Kevin was educated at the University of St. Andrews (MA (Hons) Modern History 1978) and at the University of Edinburgh (MSc (Dist) African Studies 1991). Before becoming the Scottish Information Commissioner, he was for many years a prominent campaigner for freedom of information. With funding from the Joseph Rowntree Charitable Trust, he established two research projects that examined the performance of public bodies in Scotland with regard to providing access to information, employed Scotland's only full- time Freedom of Information campaigner, and gave evidence to the Justice Committee scrutinizing the passage of the Bill through the Scottish Parliament. Following stints in the civil service and university administration, Kevin joined Oxfam as Campaigns Manager and then took up the post of Chief Executive of Friends of the Earth Scotland. From 1996 to 2000, he also very notably served as Chairman of Friends of the Earth International, heading delegations to the United Nations and the European Commission. It was for this role that he was awarded an OBE in 2000.

Kevin also serves as Co-Director of the Centre for Freedom of Information of Dundee Law School, an academic center established at the University of Dundee in 2009 that, after the Collaboration on Government Secrecy, is now the second such center at any law school in the world (


Arne Fliflet has been the Parliamentary Ombudsman of Norway for nearly two decades, a tenure longer than that of any other current information commissioner worldwide. First appointed by the Storting to this position in 1990, he subsequently has been re-appointed four times. In Norway, the Parliamentary Ombudsman supervises public administration agencies, which is carried out on the basis of complaints from citizens concerning any maladministration or injustice on the part of an agency, including the denial of access to government information. The Parliamentary Ombudsman processes complaints that apply to national government, municipal, or county administrations and also may address issues on his own initiative.

Arne was born in 1946 and received his law degree in 1971. He was a university lecturer in jurisprudence at Oslo University in 1973 and has subsequently lectured on public law at the Universities of Oslo, Bergen, and Tromsø, as well as acting as an examiner in this field. From 1974 to 1975, he was Assistant Judge in Førde in Sunnfjord, and then from 1975 to 1990 he practiced law, both in public administration and in a private practice. From 1976 to 1986, he worked at the office of the Attorney General, interrupted by a study period in London in 1979 and a period as Public Prosecutor at the Eidsivating Public Prosecutor's office during 1980-81. He was granted "right of audience" (advocacy rights) in the Supreme Court in 1978 and was permanent counsel for the defense in Eidsivating Court of Appeal from 1989 to 1990. Over the years, he also has published specialist literature on public law, both in book form as well as articles. In 2009, he led the international transparency community by serving as host of the 6th International Conference of Information Commissioners (ICIC) in Oslo.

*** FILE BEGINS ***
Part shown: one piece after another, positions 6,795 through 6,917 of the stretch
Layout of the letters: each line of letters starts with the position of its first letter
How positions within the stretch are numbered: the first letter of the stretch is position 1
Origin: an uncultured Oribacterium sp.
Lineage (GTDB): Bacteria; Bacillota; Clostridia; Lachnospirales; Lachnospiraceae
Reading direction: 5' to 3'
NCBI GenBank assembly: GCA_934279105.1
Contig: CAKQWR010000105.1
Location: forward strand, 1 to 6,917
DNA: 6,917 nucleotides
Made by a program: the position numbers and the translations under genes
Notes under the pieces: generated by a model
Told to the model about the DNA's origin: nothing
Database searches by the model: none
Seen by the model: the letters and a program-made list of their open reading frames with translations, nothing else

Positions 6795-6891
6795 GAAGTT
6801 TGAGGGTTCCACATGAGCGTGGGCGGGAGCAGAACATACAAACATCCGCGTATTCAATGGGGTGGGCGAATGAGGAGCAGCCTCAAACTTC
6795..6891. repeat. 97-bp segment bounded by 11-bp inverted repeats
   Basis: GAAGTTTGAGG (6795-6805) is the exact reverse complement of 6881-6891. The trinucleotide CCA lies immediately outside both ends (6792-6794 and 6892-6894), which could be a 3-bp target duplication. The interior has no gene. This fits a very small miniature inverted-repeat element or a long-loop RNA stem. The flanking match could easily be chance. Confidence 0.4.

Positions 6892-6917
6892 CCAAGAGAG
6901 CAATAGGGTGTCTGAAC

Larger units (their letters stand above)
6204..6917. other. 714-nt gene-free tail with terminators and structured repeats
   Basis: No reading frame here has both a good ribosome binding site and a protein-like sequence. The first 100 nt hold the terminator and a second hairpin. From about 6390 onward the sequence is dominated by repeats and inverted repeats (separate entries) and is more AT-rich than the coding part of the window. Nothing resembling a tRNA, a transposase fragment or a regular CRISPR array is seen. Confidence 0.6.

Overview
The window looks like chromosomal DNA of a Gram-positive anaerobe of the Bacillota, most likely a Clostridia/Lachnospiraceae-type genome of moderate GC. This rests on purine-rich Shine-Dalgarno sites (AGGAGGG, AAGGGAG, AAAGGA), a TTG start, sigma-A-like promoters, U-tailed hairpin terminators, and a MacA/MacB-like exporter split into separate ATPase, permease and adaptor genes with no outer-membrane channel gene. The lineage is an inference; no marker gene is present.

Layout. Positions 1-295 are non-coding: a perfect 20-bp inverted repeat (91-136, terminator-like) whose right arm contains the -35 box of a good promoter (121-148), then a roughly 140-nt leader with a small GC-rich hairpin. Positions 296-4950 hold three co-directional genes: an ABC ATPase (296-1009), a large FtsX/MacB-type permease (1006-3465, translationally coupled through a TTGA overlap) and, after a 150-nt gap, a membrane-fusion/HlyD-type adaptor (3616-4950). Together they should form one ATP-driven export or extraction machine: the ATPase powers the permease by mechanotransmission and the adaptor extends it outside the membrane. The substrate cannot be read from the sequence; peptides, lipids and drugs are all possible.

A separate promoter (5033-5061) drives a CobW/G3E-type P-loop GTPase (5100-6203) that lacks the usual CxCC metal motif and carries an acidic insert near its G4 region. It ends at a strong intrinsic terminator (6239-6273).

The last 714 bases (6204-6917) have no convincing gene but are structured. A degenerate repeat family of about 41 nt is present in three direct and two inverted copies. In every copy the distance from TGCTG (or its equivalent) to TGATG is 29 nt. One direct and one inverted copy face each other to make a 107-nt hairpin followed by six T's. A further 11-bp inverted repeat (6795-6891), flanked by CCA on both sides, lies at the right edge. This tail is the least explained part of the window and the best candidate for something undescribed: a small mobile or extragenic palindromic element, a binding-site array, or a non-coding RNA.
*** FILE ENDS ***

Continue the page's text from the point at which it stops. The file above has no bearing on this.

Kevin Goldberg is a Special Counsel to Fletcher, Heald & Hildreth, P.L.C. His expertise is in First Amendment issues, especially those relating to newspaper and Internet publishing. He regularly advocates issues involving freedom of speech on behalf of press organizations, including lobbying against a proposed constitutional amendment that would allow criminalization of flag desecration, lobbying in favor of increased access to government records and proceedings, and protecting the rights and privileges of reporters. Kevin also consults regularly with these organizations concerning the continued freedom of speech on the Internet, focusing on issues such as regulation and voluntary implementation of blocking software. He assists newspapers and television and radio stations in prepublication review of stories for possible legal problems.

Kevin's interest in the First Amendment stems from an undergraduate major in communications, with concentrations in TV/Radio and Journalism, at James Madison University, from which he graduated Magna Cum Laude in 1992. After graduating from James Madison, he attended law school at George Washington University, where he graduated with high honors in 1995 and was named to the Order of the Coif. Kevin received the 1995 Imogene Williford Constitutional Law Award for his exemplary achievements in that academic area during his three years of law school. He served as the research assistant to Constitutional Law Professor C. Thomas Dienes, assisting him in updating and editing his books on constitutional law and researching issues concerning access to court proceedings and judicial records for the book Newsgathering and the Law.